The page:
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Care for the Elderly

Former MemberFormer Member Posts: 1,876,328 The Mix Honorary Guru
I've been inspired to make this thread by the benefits thread and a conversation I had at work today.

My boss' mum is going into a care home next month at the cost of £600 a week. As she has capital of over 23.5k (this is because she is a homeowner) she has to pay for the care herself, so my boss is about to sort out selling the house to pay for her care. If she didn't have the money then the Government would pay for her care.

Thoughts please.
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Comments

  • Former MemberFormer Member Posts: 1,876,328 The Mix Honorary Guru
    In principle, if you've paid your share of tax, then you should be entitled to the same services whether you have money or not. I'm in favour of a higher tax economy, similar to the likes of Denmark, but it has to be based on the principle that everyone is then treated equally, rather than the people who've contributed most to such services then being the ones that have to pay for the privilege of actually using them. I think it discourages responsible behaviour otherwise.

    And having said all of that, I have absolutely no issue with huge inheritance tax to help pay for such services. That's one way of raising the money without punishing those who have worked hard to earn the money they have. Nor do I share that sense of entitlement that certain people have about getting the money their parents worked hard to earn.
  • Former MemberFormer Member Posts: 1,876,328 The Mix Honorary Guru
  • Former MemberFormer Member Posts: 1,876,328 The Mix Honorary Guru
    If she's going into a residential care home, what need does she have of her previous home?

    The unfairness here is that we subsidise those that can't afford it - but that's true of all means tested benefit.
  • Former MemberFormer Member Posts: 1,876,328 The Mix Honorary Guru
    I have mixed views. I remember a few years ago a colleague advised me never to buy a property, she said that you are left to fend for yourself to struggle to pay the mortgage and then once that is paid you then obviously own the property and therefore in cases like this where you might need care, you are expected to pay for it.

    It makes sense to sell the house else it would only stand empty (her husband died years ago) and I also don't like people who only think about the inheritance, but as a homeowner myself the thought of me paying my mortgage for years just to then potentially use that money to pay for care I might need, which I would get anyway but potentially paid for me, bugs me a little as I would much rather leave something behind for my family!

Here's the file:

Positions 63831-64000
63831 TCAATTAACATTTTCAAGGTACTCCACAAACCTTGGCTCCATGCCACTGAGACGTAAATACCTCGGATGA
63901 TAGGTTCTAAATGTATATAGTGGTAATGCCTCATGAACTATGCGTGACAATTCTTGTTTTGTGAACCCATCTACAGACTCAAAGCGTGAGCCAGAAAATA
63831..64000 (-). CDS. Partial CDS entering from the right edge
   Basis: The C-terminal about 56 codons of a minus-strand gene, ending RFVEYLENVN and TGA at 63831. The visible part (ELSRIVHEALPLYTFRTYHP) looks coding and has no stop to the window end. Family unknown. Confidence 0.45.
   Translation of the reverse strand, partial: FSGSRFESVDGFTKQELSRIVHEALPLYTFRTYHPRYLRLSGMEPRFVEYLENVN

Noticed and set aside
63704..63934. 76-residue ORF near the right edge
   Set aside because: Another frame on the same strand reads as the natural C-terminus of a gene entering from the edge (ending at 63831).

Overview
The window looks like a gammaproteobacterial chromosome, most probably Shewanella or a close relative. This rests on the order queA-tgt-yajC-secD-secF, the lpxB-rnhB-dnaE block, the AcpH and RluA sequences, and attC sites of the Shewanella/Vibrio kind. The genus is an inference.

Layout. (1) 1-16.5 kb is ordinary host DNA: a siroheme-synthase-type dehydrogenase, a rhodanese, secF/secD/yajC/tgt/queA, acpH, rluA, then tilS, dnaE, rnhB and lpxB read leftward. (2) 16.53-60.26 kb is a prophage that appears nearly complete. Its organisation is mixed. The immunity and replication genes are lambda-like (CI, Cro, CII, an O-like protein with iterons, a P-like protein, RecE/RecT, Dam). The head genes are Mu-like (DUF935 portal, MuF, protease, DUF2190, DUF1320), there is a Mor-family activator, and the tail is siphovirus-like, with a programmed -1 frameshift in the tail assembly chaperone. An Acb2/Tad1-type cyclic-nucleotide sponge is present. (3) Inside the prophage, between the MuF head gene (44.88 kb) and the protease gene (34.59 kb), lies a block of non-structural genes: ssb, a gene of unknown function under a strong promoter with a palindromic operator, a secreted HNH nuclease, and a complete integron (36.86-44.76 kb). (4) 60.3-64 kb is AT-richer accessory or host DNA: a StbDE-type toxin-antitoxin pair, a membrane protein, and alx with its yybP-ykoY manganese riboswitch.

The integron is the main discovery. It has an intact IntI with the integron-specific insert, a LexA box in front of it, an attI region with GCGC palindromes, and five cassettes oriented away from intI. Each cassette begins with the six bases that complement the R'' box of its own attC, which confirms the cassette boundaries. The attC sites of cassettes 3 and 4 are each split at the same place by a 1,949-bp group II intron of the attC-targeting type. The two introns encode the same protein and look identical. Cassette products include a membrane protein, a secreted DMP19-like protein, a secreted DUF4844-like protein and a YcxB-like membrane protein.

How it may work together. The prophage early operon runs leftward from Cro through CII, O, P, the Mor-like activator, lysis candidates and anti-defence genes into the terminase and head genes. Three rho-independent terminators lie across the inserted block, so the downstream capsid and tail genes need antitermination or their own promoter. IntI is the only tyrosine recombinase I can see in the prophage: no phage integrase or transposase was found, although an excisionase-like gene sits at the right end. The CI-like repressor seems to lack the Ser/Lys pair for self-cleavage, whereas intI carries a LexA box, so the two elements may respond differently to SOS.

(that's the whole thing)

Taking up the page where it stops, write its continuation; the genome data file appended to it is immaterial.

• Former MemberFormer Member Posts: 1,876,328 The Mix Honorary Guru
    You can get around it if you can predict when you will need care as you can transfer your shit to your family, but I think you need to have done it a certain amount of time before you need care. Is it 7 years?
  • Former MemberFormer Member Posts: 1,876,328 The Mix Honorary Guru
    Big Gay wrote: »
    The unfairness here is that we subsidise those that can't afford it - but that's true of all means tested benefit.

    :yes: However when we are children we get support i.e. free prescriptions, free dentist treatment, cheaper clothing etc (prob loads more stuff I'm not aware of) which I guess is because it is easier on the parents but also children who are unable to fend for themselves shouldn't suffer. With this in mind, doesn't it only seem fair then that the elderly who are also unable to fend themselves and shouldn't suffer, get support from the state?
  • Former MemberFormer Member Posts: 1,876,328 The Mix Honorary Guru
    katralla wrote: »
    You can get around it if you can predict when you will need care as you can transfer your shit to your family, but I think you need to have done it a certain amount of time before you need care. Is it 7 years?

    You're right, not sure on timeframe but I do remember someone once telling me that their parents had transferred ownership of their property to her so that it couldn't be touched if they need care later on in life. I guess that is OK if they can be trusted!
  • Former MemberFormer Member Posts: 1,876,328 The Mix Honorary Guru
    [spanner into works]

    Why is this wrong?

    Why should her family benefit from her estate, when she dies, whilst I pick up the cost of residential care?
  • Former MemberFormer Member Posts: 1,876,328 The Mix Honorary Guru